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     Volume 4 Issue 25 | December 17, 2004 |

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The marvel of Shimla

Kavita Charanji

From the cool climes of Shimla, the picturesque hill station in India, I return rejuvenated to Dhaka. There is something about the Himalayan hills that never ceases to enthrall me. Is it the heady fragrance of the pine and deodar trees, the caress of the mountain breeze or simply nostalgia?

Whatever the answer, Shimla, situated in the north western Himalayas at an altitude of 2,130 metres, attracts a huge number of tourists--particularly in the summer months when the northern plains are roasting in the heat. This season transforms the Mall into a busy hub. Visitors hop into the numerous shops, restaurants such as New Plaza, Fascination, Dominos, the popular coffee shop Barista, or simply go for long walks and picnic on the few remaining quiet spots.

Though old timers bemoan the transformation of the idyllic hillsides into a concrete jungle, there are still a few fascinating walks such as the steep climb to the Jakhoo temple, Lover's Lane (which attracts fewer couples), and outside Shimla, the Mashobra and Kufri walks.

Then there are famous landmarks of the former British summer capital of Shimla such as the Ridge. This large open space in the heart of town offers a panoramic view of the mountain ranges. On the Mall also is the well-known Scandal Point. This site acquires its name from an old story which linked a daughter of a British Commander-in-Chief to the Maharaja of Patiala and led to their elopement from this spot. However, according to historians, the place acquired its name as a long time landmark where people gathered for conversation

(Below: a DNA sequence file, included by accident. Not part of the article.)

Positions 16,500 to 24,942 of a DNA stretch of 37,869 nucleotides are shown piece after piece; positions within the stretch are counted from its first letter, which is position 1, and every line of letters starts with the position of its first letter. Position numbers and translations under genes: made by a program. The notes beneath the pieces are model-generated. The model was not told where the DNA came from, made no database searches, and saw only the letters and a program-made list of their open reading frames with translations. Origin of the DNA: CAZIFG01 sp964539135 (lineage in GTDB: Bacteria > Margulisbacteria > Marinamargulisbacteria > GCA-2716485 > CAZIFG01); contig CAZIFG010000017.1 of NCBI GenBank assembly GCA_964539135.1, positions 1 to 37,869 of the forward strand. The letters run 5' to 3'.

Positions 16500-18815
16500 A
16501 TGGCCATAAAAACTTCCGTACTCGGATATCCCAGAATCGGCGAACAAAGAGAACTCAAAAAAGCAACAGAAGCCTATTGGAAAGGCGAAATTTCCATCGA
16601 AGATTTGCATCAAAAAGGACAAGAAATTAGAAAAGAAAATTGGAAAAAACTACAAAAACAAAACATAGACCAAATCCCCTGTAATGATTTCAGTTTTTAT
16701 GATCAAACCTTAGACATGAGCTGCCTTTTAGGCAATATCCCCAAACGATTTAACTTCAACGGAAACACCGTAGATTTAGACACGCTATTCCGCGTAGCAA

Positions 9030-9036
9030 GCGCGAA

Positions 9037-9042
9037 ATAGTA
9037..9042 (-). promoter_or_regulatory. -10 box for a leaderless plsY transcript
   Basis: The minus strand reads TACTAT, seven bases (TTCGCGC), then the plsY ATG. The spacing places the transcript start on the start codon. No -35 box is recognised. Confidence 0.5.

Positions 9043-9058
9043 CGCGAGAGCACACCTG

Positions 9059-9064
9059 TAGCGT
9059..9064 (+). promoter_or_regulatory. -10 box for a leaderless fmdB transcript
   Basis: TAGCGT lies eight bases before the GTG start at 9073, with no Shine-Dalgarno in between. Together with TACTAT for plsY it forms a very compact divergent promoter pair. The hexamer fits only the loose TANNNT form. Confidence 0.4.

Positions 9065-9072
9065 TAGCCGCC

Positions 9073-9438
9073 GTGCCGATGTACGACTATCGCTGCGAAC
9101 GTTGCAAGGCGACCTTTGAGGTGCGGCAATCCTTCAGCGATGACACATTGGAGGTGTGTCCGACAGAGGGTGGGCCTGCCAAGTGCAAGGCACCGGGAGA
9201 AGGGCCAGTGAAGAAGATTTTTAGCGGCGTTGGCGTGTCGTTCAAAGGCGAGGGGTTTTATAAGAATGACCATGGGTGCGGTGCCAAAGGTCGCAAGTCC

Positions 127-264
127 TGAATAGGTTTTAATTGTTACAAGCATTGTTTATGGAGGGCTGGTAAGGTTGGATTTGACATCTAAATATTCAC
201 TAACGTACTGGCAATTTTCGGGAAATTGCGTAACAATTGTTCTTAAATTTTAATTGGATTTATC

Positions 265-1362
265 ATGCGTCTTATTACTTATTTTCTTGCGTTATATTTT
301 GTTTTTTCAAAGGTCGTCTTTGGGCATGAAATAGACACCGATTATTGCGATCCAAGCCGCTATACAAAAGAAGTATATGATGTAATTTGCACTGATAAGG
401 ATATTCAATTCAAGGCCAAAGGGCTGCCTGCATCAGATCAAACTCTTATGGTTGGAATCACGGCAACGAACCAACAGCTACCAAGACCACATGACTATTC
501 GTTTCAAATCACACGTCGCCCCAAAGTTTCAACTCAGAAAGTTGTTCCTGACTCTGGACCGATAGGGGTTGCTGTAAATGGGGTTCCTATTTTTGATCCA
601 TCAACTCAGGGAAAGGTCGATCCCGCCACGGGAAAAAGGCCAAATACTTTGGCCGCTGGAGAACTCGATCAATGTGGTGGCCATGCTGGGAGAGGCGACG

For culture vultures there is the Gaiety Theatre which was built in May 1887. Now undergoing a massive facelift, its first play was titled Time will Tell. The theatre has spawned talent such as Rudyard Kipling, Baden Powell, KL Saigal, the Kendalls, Prithviraj Kapoor, Balraj Sahni and Anu Pam Kher. Among the plays that have been staged here are Antigone and The Glass Menagerie.

Then there is the Viceregal Lodge (built during the viceroyalty of Lord Dufferin which spanned from 1884-1888). This magnificent five-storey building, with its memorabilia of the British Raj, is a fine example of Victorian architecture. The Lodge also attracts visitors for its well manicured lawns and woodland. Now it houses the Indian Institute of Advanced Studies where prominent researchers and scholars work on projects.

A must see for people keen on sight seeing is the Glen, a popular picnic spot-wooded ravine with perennially green slopes. This is an over 30-minute walk but well worth the effort for its exquisite surroundings of oaks, pine, deodars and rhododendrons. There is a luxurious undergrowth and this reserve forest plays home to black partridges, yellow throated martins and, if lucky, one can see barking deer, foxes and leopard cats.

For diehard shoppers, there's Lakkar Bazar, adjacent to the Ridge which teems with wood crafts and souvenirs.